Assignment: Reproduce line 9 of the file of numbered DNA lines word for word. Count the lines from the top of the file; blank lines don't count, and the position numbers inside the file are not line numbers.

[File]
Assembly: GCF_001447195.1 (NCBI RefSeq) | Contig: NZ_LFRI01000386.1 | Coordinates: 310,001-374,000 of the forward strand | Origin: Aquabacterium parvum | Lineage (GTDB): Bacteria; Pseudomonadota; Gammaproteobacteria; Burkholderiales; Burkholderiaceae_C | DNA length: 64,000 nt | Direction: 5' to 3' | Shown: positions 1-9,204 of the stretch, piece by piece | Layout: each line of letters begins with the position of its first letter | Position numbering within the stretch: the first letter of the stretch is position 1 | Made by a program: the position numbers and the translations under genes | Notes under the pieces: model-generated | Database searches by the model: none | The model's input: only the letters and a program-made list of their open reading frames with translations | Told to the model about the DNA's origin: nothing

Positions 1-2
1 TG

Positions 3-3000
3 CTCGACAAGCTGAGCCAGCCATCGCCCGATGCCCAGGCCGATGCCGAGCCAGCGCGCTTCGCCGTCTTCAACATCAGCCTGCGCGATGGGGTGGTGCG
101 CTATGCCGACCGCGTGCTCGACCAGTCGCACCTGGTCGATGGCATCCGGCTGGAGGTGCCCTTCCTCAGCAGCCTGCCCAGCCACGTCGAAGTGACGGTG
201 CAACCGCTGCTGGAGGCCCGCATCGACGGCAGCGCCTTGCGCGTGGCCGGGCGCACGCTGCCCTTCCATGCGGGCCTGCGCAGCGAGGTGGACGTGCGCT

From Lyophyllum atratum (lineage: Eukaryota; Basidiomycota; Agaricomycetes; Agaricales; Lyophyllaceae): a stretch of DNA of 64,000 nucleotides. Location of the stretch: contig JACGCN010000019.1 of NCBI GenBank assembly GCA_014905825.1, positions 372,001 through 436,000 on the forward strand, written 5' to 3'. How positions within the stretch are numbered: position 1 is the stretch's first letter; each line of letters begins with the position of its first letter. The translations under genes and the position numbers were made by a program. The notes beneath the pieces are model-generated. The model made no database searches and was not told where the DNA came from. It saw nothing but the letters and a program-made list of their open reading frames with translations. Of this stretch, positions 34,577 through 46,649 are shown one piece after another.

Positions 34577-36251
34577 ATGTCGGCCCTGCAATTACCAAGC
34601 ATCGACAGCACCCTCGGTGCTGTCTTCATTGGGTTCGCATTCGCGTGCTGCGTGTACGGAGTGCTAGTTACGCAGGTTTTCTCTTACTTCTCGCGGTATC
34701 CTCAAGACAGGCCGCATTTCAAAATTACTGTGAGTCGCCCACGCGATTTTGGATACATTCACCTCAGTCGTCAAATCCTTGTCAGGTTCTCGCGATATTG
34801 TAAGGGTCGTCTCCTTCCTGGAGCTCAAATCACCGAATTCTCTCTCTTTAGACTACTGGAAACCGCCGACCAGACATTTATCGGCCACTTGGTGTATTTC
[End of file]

Positions 34577-36251